# [solved]: query current DynamicPhysicsNode-Direction

Hi there,

I need your help with a more or less general question.

I just started with jme and jmephysics, looked at the great physics-lessons and could

follow them. My first own task should be navigating an ice rectangle over a floor.

Well, sounds not so hard.  :roll:

I didn’t want to use SurfaceMotion but wanted to use force and torque in order to move the rect

over the floor. So in order to steer left or right I used addTorque(…) around the y-axis. That worked

BUT now is the problem giving the force the right direction to follow the rectangle’s small part.

Now the question: Is there a possibility to get something like a direction(marked as red line in image).

Let’s say at the beginning it is [1,0,0] and changing with any degree that is changing after its construction . If there isn’t I would do something like setting the direction at the beginning to vec=[1,0,0] and storing

the localeRotation startRot. If I want to accelerate and I need the direction I calculate the delta from

startRot and currentRot and would rotate the vector about that delta-degree.

I’m quite sure there is an easy way to achieve that problem. Maybe using joints is a better way? I tried

a lot since friday. Maybe you know a good tutorial about physics where it is described how everything is

playing togehter. (world/local-stuff joints forces torque etc.)

Thanx for taking time,

ToM

You can do the following to push a object along its current direction:

`boxNode.addForce(boxNode.getLocalRotation().getRotationColumn(2).mult(5));`

Push it, push it some more ....

``` import com.jme.bounding.BoundingBox; import com.jme.input.KeyBindingManager; import com.jme.input.KeyInput; import com.jme.math.Vector3f; import com.jme.scene.shape.Box; import com.jmex.physics.DynamicPhysicsNode; import com.jmex.physics.StaticPhysicsNode; import com.jmex.physics.material.Material; import com.jmex.physics.util.SimplePhysicsGame; public class TestPush extends SimplePhysicsGame {     public static void main(String[] args) {         TestPush main = new TestPush();         main.setConfigShowMode(ConfigShowMode.AlwaysShow);         main.start();     }     private DynamicPhysicsNode boxNode;     @Override     protected void simpleInitGame() {         KeyBindingManager.getKeyBindingManager().removeAll();                 Box floor = new Box("", new Vector3f(), 1000, 0.5f, 1000);         floor.setModelBound(new BoundingBox());         floor.updateModelBound();         StaticPhysicsNode floorNode = getPhysicsSpace().createStaticNode();         floorNode.attachChild(floor);         floorNode.generatePhysicsGeometry();         floorNode.setMaterial(Material.CONCRETE);         rootNode.attachChild(floorNode);                 Box b = new Box("", new Vector3f(), 1, 0.5f, 1);         b.setModelBound(new BoundingBox());         b.updateModelBound();         b.setLocalTranslation(0, 2, 0);         boxNode = getPhysicsSpace().createDynamicNode();         boxNode.attachChild(b);         boxNode.setMaterial(Material.ICE);         boxNode.generatePhysicsGeometry();         boxNode.computeMass();         rootNode.attachChild(boxNode);                 cam.setLocation(new Vector3f(0, 50, 50));         cam.lookAt(boxNode.getLocalTranslation(), Vector3f.UNIT_Y);                 KeyBindingManager.getKeyBindingManager().set("exit", KeyInput.KEY_ESCAPE);         KeyBindingManager.getKeyBindingManager().set("push", KeyInput.KEY_UP);         KeyBindingManager.getKeyBindingManager().set("rotate left", KeyInput.KEY_LEFT);         KeyBindingManager.getKeyBindingManager().set("rotate right", KeyInput.KEY_RIGHT);     }     @Override     protected void simpleUpdate() {         if (KeyBindingManager.getKeyBindingManager().isValidCommand("push", true)) {             boxNode.addForce(boxNode.getLocalRotation().getRotationColumn(2).mult(5));         }                 if (KeyBindingManager.getKeyBindingManager().isValidCommand("rotate left", true)) {             boxNode.addTorque(new Vector3f(0, 2, 0));         }                 if (KeyBindingManager.getKeyBindingManager().isValidCommand("rotate right", true)) {             boxNode.addTorque(new Vector3f(0, -2, 0));         }         if (KeyBindingManager.getKeyBindingManager().isValidCommand("exit", false)) {             System.exit(0);         }     } } ```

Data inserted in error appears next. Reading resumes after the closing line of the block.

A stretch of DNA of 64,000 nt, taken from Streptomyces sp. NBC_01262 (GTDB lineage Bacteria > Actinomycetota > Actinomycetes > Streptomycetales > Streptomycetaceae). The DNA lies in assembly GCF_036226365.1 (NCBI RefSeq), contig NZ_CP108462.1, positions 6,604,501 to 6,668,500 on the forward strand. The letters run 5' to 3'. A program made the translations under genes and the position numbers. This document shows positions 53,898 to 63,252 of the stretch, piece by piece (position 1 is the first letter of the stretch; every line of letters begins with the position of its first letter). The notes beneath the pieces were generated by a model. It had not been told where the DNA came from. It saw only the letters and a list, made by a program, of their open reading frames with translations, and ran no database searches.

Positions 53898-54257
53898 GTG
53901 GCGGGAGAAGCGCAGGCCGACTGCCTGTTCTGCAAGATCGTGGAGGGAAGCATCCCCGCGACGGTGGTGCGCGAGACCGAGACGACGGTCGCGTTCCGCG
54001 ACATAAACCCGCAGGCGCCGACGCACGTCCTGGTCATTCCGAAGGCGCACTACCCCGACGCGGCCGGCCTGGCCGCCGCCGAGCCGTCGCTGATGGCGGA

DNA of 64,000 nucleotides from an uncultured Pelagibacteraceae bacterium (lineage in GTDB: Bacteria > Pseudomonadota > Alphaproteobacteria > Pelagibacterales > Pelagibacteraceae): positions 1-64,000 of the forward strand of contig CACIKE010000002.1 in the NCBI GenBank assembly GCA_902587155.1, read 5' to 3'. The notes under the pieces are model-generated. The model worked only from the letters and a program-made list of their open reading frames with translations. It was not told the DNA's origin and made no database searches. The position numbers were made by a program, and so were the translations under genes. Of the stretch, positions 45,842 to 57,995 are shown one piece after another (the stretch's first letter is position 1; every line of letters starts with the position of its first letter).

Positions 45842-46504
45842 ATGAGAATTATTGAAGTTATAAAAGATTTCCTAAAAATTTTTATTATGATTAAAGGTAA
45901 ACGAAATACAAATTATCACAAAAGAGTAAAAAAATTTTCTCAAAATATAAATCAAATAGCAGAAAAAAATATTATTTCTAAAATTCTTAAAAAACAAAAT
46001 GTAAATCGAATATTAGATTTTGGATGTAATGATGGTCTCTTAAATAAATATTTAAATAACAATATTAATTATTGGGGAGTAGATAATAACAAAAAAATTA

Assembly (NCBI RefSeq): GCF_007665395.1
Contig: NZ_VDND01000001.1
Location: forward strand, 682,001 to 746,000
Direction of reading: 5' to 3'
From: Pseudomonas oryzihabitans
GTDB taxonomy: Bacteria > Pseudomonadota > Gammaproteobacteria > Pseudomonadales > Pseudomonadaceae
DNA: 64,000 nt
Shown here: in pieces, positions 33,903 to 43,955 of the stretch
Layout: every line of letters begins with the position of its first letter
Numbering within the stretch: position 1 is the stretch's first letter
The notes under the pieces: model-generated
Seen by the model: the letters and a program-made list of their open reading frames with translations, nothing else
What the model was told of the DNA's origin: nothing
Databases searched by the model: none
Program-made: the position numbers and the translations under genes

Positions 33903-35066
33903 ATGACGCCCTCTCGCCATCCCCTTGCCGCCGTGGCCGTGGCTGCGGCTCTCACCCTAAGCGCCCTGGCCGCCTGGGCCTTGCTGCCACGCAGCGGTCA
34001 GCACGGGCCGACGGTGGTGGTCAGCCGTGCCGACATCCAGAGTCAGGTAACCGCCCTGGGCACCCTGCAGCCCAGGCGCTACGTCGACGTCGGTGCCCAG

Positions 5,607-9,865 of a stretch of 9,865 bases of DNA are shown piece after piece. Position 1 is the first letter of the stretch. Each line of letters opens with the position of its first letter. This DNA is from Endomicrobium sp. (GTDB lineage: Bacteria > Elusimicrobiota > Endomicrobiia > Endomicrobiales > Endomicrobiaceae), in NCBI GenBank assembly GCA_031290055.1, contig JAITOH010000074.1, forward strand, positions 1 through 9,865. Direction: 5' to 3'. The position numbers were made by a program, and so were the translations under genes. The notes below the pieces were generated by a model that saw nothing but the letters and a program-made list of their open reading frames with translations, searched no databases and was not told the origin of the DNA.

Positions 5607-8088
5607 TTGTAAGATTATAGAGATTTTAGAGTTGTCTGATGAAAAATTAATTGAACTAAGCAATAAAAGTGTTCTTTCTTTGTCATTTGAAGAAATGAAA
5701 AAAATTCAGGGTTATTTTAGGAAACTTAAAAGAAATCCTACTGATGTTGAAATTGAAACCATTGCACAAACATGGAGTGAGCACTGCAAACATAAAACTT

You can take the LocalRotion of the Node and calculate the LookAt Vector,

for Example:

``` public static Vector3f getLookAtDirection(Quaternion quaternion) {    Vector3f[] neu =new Vector3f;    quaternion.toAxes(neu);    return new Vector3f(neu.crossLocal(neu).normalizeLocal().negateLocal()); } ```

I'am not sure, if its always correct, but the most time :)

Thx a lot, you two.

You really helped me a lot. I realized that I have to become more familiar with that 3d-math.

Until you posted your solutions my second try was not to use force to turn but to use a force

that is orthogonal to the linearVelocity. That worked, but the object wasnt turning public void turnRight()

{